Does Creative Improv evoke the image of playful, creative engagement? Perhaps in spirited play with fellow musicians or as you privately explore and express your own “voice.” Or, does improvisation evoke mild panic—“not learned here, I don’t do that, not my thing,” and, “Where’s the score?” Let’s for a moment set aside our own history of teaching and learning to ask the question, “Which of these orientations do you wish for your students?”
The word “creative” typically resonates with aspirations and is readily embraced. The word “improv” may be scary, however. No surprise if you feel conflicted…both drawn to and a cautionary moving away. Be assured that with a toolbox and a few practiced routines, you can readily invite creative participation with your students. “Developing musical minds and hearts” does take some guts.
We’ve observed young children to be open to creative exploration. Teens may be plagued by a judgmental censor due to social pressures. So, an early start is advised. Adults are often open, but tentative and without tools. One wouldn’t expect a student (or yourself) to immediately improvise a composition or even a melody. Instead, we can ramp into improv skill.
Imagine a family playing folk music together. The younger children participate by moving in rhythm. The teens contribute by strumming chords. The adults take the solo lines. These roles suggest three stages for improvisation skill. Each develops through participation and imitation.
The first stage is resonant participation.
This is finding the shared groove. It is both rhythm and movement. We have this in teacher duets, where the student explores the “attunement” of ensemble. Take time for the student to listen and resonate with your part before they play. You can swap positions and have the student play two or three tones taken from the Teacher Duet and rhythmically ad lib, while you play the student part from the score. The student can approach their part as a drummer, or a bassist playing an ostinato. You might nudge a few extra notes into your part as well. Resonant participation is finding the “groove” and working it together. As we emphasize in My First Piano Adventure®, we’re bringing rhythm into the body.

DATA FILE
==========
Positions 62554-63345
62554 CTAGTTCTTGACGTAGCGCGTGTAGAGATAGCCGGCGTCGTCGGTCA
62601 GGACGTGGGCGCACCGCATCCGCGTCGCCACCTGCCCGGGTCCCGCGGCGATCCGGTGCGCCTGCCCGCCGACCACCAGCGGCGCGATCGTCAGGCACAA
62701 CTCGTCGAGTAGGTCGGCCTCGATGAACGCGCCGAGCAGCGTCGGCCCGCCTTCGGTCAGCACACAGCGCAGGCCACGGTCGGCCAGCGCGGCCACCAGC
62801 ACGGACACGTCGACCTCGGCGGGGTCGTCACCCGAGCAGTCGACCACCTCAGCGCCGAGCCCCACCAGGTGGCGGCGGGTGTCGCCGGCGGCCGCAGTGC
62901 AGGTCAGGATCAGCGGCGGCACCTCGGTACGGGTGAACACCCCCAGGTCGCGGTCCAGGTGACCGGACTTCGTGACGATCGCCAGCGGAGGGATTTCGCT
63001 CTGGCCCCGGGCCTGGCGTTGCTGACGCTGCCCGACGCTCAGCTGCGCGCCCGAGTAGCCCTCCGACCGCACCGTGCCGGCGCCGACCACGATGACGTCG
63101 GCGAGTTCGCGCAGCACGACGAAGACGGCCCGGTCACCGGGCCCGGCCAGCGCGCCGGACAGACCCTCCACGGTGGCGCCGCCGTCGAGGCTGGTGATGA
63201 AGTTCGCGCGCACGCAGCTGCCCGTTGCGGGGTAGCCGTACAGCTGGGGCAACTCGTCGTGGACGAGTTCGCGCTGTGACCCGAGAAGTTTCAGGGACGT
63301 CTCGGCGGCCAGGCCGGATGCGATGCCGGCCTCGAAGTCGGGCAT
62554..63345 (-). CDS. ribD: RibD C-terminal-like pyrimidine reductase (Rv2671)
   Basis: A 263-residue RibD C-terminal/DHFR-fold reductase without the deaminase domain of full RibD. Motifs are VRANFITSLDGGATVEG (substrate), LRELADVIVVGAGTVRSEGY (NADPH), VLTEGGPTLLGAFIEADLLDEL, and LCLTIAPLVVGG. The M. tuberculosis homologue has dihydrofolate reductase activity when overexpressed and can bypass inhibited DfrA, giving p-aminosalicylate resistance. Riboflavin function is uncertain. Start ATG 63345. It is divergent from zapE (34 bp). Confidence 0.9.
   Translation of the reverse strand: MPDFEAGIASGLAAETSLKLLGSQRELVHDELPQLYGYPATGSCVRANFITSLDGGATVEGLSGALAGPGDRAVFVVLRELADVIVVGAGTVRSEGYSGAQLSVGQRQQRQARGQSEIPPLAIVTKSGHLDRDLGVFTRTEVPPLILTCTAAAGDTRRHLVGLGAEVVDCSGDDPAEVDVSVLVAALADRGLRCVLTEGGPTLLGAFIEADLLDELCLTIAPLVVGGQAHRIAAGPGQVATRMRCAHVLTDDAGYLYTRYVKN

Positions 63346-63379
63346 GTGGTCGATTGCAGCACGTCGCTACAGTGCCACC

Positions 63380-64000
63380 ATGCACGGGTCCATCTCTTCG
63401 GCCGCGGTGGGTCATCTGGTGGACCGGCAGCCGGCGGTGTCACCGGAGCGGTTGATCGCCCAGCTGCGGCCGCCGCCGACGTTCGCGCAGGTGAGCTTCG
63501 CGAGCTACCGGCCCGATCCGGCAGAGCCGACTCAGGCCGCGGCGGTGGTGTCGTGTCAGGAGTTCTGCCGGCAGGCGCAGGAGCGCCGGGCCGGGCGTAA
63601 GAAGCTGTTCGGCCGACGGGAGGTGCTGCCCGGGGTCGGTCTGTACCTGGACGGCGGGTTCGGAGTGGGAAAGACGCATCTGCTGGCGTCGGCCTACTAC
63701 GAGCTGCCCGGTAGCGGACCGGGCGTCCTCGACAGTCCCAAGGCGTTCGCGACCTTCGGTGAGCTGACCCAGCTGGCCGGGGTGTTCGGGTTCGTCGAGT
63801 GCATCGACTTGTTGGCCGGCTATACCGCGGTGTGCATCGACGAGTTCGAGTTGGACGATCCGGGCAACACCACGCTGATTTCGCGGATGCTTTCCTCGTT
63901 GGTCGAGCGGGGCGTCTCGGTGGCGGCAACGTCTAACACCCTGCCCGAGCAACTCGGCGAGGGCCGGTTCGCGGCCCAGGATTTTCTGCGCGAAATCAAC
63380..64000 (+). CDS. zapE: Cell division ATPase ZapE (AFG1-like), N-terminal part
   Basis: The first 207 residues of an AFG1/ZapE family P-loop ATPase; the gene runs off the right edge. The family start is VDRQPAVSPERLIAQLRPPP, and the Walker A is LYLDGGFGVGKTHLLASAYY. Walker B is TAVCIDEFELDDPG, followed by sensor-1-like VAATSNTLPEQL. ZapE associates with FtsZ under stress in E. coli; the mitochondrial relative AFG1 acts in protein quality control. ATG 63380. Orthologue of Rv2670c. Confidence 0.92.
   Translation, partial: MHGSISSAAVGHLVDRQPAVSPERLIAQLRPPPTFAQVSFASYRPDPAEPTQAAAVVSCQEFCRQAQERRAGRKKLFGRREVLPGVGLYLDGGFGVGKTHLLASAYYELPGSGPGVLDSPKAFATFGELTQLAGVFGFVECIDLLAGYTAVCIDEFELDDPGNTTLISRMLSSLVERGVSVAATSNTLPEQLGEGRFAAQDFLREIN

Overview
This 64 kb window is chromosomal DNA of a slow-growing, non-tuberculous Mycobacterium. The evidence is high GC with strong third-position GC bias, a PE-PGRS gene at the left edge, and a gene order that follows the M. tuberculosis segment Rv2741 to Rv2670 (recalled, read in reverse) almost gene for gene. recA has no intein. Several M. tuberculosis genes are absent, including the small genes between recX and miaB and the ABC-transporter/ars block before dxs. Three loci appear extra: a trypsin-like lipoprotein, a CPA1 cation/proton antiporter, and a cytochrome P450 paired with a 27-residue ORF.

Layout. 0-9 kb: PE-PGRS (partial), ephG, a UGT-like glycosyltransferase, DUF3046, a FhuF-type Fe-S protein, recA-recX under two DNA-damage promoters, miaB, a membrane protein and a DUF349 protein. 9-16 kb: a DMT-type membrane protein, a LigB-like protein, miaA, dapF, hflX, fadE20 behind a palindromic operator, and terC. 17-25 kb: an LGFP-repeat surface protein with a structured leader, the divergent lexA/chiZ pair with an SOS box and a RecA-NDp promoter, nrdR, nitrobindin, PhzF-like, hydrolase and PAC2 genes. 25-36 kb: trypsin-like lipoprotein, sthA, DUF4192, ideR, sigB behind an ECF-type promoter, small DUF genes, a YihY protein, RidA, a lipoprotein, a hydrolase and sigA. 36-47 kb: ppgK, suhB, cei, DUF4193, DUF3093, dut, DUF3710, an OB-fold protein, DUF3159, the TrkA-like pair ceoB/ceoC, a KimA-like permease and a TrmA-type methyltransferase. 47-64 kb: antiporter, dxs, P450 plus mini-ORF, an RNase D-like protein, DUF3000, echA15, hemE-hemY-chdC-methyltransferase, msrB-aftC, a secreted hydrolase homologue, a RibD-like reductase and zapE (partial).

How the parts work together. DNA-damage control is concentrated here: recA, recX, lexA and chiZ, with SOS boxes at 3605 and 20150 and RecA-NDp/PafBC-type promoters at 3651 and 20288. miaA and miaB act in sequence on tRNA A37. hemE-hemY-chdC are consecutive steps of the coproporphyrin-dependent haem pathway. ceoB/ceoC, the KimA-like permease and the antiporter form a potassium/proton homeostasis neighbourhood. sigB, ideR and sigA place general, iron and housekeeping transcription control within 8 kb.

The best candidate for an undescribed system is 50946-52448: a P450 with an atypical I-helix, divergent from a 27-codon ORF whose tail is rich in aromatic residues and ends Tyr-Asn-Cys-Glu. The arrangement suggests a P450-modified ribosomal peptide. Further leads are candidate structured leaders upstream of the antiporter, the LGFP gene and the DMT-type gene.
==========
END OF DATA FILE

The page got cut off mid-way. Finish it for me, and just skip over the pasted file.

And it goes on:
The second stage of improv is contribution.
Attuned to the groove, the student now adds onto the notated or practiced part. Shift octaves, add 5ths, attach an arpeggio, intro, coda or a slight variation. With a touch of exploration, build on what’s already there. In My First Piano Adventure we recommend reassigning a piece with “creative variations.” This extends the practicing of important perceptual and motor skills over several weeks. Those early-level creative variations are typically teacher-directed, yet the student can help in finding a creative variation. You might give a sticker for a job well done and then assign some creative improv as a playful reward.
The third stage moves from participation and contribution to spotlight.
In the rock ‘n roll era of the 60s, bands typically designated a “rhythm guitarist” and a “lead guitarist.” The improv “contribution” stage is like playing rhythm guitar—it contributes to the groove. Now, in the spotlight, we take the lead line. This simply can be the melody an octave higher or played hands-together. Perhaps it is a variation on the melody. Or, how about a solo that draws from an appropriate scale? This is where it gets fun. We’ll soon see the glow of personal competence and creativity.
Watch for emerging self-agency. Curious, playful exploration becoming confident self-expression. And, importantly, music theory moving from abstract to practical—from remote to “hot,” from pencil to the fingers, from left brain to the heart.
Over the next months, we’ll be rolling out the Faber Creative Improv video library in support of your teaching. Check out the Jazz & Blues KIT, upcoming webinars, tutorial videos, and more. All available in the Teacher Atlas.
Welcome to a new adventure!